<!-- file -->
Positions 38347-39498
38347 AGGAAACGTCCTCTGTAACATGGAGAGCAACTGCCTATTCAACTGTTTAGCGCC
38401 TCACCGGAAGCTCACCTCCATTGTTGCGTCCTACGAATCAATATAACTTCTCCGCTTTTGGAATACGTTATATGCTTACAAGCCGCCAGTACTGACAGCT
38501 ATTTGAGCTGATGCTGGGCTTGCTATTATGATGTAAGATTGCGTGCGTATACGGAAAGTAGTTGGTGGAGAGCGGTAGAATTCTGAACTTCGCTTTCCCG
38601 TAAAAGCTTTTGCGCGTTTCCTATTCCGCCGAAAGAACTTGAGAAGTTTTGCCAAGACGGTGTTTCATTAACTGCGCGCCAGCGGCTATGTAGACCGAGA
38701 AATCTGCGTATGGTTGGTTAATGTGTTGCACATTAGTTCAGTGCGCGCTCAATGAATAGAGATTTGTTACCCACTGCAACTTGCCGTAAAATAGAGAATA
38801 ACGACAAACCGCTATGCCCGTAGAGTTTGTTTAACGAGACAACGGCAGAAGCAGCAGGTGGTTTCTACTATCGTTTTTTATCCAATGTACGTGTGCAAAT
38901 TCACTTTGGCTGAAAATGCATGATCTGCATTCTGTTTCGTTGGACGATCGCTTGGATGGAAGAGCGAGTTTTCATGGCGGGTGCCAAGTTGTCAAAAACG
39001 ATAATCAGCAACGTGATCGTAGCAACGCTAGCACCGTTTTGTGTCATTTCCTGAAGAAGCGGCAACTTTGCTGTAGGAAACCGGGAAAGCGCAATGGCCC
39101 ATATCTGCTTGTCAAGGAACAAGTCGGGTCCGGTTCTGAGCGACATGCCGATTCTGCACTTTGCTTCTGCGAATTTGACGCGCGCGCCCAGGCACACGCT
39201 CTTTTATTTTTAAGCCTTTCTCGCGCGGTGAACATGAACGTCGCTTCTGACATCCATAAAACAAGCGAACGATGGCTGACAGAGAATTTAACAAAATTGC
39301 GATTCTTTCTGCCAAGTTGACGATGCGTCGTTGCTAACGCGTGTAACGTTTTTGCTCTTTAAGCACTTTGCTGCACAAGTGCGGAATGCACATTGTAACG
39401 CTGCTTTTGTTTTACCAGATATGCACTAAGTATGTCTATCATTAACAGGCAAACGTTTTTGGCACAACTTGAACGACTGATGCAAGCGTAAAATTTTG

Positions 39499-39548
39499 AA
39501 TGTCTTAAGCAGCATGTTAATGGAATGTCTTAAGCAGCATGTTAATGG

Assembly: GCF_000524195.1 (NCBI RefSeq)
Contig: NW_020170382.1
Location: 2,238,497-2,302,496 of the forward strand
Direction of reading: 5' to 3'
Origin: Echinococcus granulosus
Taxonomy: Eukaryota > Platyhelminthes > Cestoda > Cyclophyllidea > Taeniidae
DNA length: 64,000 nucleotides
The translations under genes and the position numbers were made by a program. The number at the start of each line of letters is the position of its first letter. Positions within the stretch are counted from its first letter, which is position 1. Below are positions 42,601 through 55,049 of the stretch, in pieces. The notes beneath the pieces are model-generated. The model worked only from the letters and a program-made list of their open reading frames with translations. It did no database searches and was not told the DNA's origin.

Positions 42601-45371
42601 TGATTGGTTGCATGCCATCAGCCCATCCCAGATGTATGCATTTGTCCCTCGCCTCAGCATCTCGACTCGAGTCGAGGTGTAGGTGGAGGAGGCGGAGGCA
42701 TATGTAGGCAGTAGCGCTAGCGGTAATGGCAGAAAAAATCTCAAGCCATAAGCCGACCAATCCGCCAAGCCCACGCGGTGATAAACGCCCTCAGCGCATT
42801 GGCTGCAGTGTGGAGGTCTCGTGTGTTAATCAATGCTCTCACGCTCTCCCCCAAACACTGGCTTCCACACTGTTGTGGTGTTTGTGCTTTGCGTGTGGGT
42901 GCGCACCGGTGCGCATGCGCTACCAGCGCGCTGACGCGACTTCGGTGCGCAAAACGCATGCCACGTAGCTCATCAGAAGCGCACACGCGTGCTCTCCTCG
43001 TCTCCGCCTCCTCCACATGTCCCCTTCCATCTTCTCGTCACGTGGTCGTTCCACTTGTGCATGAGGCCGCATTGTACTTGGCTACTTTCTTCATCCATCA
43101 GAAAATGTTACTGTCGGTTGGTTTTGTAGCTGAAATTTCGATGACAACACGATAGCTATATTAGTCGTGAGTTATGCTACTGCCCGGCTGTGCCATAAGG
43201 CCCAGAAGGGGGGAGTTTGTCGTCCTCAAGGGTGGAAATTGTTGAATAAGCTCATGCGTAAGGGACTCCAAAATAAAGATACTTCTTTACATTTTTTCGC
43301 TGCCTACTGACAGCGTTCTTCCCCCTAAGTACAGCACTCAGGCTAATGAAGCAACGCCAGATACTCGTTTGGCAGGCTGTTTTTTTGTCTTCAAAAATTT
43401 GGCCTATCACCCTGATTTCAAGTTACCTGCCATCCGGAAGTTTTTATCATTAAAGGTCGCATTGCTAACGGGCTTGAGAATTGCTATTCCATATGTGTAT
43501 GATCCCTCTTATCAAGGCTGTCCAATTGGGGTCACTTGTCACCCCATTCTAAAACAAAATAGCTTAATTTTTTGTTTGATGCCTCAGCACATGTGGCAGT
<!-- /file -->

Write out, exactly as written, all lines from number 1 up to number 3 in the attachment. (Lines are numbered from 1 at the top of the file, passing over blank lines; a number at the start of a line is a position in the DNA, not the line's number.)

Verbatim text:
Positions 38347-39498
38347 AGGAAACGTCCTCTGTAACATGGAGAGCAACTGCCTATTCAACTGTTTAGCGCC
38401 TCACCGGAAGCTCACCTCCATTGTTGCGTCCTACGAATCAATATAACTTCTCCGCTTTTGGAATACGTTATATGCTTACAAGCCGCCAGTACTGACAGCT